“Life may have everything it needs to exist on Saturn’s moon Enceladus.”
An anonymous reader shared this report from CNN:
Scientists have long viewed Saturn’s moon Enceladus, which has an ocean beneath its thick icy crust, as one of the best places to search for life outside Earth. Now, a new analysis of data collected by NASA’s Cassini mission, which orbited Saturn and its moons between 2004 and 2017, has revealed intriguing evidence supporting the idea of Enceladus as a habitable ocean world.
Enceladus first captured scientists’ attention in 2005 after observing plumes of ice grains and water vapor rising through cracks in the moon’s icy crust and shooting into space. The spacecraft flew through the plumes and took samples from them, with data indicating the presence of organic compounds within the plumes, some of which are essential for life. The latest analysis of data from Cassini’s flyby of Enceladus has revealed the discovery of a molecule called hydrogen cyanide, which is toxic to humans but important for the processes that give rise to life. Furthermore, the team also found evidence to support that Enceladus’s ocean contains organic compounds that provide a source of chemical energy that can be used as a powerful fuel for any form of life.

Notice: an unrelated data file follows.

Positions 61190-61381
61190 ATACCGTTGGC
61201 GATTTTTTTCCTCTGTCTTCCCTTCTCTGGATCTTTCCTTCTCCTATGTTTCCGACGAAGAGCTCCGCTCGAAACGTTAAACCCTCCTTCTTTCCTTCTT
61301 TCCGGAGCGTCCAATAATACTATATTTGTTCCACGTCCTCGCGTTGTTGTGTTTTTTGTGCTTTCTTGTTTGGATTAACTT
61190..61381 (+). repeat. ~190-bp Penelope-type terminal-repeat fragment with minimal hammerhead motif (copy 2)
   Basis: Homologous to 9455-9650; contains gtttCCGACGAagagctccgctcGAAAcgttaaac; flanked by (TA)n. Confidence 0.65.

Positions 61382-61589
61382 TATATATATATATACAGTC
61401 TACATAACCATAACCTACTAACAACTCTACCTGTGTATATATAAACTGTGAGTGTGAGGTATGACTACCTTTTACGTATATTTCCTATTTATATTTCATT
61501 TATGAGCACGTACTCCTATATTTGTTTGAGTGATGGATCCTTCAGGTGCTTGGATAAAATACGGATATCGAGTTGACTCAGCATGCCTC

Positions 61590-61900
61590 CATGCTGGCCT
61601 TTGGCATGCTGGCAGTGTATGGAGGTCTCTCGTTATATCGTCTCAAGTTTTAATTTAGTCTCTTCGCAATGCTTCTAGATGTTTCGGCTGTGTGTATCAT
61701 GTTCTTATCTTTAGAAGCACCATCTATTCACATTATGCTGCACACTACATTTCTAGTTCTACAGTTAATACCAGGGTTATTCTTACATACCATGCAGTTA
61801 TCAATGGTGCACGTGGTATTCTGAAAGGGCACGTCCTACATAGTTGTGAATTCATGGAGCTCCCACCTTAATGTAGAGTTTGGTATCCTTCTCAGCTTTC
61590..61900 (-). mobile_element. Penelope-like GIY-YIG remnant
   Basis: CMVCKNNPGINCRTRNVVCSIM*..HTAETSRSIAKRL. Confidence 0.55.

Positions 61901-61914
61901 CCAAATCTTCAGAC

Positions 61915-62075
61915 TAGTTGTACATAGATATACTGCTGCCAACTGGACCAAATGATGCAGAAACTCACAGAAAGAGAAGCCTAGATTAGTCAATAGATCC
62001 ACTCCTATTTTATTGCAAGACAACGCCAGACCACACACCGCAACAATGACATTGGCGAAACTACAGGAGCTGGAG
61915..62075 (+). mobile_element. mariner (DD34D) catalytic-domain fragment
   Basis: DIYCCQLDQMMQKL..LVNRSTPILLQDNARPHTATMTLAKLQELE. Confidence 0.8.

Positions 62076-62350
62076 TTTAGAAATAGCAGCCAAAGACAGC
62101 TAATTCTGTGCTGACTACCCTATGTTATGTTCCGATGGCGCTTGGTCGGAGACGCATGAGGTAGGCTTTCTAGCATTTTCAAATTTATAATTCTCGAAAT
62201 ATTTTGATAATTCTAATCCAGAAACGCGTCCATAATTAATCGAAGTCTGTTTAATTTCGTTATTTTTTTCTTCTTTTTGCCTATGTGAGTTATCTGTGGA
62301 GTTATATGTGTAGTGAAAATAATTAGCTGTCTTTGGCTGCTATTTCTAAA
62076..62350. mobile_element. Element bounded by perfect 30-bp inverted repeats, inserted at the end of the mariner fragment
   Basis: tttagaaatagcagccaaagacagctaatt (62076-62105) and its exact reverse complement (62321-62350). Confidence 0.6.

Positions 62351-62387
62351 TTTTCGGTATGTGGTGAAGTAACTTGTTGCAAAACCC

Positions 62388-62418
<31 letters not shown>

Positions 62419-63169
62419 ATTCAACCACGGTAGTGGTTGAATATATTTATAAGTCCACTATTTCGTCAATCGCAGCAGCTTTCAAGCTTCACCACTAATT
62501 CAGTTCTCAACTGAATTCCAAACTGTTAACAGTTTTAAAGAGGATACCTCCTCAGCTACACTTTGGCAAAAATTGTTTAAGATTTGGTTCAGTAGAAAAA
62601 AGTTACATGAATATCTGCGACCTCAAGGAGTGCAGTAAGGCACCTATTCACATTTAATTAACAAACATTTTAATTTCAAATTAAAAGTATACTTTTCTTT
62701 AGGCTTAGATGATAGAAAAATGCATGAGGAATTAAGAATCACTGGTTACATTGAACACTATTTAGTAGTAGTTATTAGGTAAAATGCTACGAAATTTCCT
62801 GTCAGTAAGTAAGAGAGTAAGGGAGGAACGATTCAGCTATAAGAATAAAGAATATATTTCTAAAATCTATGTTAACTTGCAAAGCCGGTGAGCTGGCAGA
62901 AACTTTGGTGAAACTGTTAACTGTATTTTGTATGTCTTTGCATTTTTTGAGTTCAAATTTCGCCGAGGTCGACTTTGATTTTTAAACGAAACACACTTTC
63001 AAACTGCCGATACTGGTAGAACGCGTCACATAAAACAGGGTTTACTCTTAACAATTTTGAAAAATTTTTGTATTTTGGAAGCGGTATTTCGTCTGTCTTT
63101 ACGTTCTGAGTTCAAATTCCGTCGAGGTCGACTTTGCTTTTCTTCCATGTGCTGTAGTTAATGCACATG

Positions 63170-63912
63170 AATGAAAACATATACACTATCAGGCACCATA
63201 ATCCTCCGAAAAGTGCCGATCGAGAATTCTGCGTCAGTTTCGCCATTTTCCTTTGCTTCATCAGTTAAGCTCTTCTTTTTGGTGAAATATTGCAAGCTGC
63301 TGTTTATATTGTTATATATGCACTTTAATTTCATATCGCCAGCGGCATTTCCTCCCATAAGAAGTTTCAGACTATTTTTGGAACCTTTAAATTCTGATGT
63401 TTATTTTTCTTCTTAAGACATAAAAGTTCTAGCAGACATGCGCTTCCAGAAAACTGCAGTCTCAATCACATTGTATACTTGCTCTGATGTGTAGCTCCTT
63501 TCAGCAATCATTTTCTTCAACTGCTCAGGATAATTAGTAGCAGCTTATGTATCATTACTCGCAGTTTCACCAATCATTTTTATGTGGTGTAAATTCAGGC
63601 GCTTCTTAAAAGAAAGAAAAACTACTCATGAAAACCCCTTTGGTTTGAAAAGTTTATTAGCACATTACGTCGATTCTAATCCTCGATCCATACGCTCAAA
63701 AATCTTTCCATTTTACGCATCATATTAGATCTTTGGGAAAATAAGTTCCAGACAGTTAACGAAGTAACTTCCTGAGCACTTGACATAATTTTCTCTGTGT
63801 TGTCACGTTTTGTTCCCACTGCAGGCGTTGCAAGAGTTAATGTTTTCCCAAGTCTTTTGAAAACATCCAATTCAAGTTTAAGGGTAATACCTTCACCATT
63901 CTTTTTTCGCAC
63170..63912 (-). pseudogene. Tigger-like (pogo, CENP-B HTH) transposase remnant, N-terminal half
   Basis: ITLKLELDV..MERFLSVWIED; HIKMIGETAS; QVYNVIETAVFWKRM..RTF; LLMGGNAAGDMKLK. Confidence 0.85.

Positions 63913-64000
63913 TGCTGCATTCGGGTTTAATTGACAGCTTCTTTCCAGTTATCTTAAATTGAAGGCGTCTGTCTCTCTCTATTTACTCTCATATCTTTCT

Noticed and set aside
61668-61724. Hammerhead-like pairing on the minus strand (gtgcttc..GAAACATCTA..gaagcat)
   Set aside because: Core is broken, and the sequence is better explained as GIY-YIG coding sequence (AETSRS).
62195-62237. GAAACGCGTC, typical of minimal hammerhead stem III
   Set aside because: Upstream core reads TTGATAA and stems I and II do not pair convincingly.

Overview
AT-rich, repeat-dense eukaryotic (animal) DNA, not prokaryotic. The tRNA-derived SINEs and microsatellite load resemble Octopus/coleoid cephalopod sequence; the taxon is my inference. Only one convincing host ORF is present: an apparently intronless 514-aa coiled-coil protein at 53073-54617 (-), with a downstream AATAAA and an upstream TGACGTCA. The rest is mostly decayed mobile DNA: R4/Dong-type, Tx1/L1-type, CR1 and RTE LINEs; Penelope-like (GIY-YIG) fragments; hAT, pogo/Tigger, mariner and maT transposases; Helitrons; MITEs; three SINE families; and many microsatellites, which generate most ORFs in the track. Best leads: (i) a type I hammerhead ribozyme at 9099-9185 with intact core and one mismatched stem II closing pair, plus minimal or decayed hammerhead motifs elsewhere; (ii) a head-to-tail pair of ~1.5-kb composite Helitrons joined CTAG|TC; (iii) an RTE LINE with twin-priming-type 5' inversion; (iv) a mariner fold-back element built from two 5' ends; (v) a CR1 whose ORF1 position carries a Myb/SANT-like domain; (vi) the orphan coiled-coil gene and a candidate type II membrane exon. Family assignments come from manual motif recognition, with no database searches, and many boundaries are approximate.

The combination of these elements together suggests that a process called methanogenesis, or metabolic methane creation, may be influencing Enceladus. Scientists suspect that methane generation may also have occurred on early Earth, contributing to the origin of life. But new research suggests there are more diverse and powerful chemical energy sources within Enceladus’ ocean… Now, the study’s authors want to investigate the extent to which organic compounds are diluted within the subsurface ocean because dilution of these compounds could determine whether or not Enceladus is capable of doing so. Life support. In the future, astronomers hope to send a dedicated mission to explore Enceladus, which could provide a definitive answer about whether life exists on the ocean world.
“Our work provides further evidence that Enceladus hosts some of the most important molecules for both creating the building blocks of life and sustaining that life through metabolic reactions,” according to one of the study’s lead authors.
“Not only does Enceladus appear to meet the basic requirements for habitation, but we now have an idea about how complex biomolecules formed there, and what kind of chemical pathways might be involved.”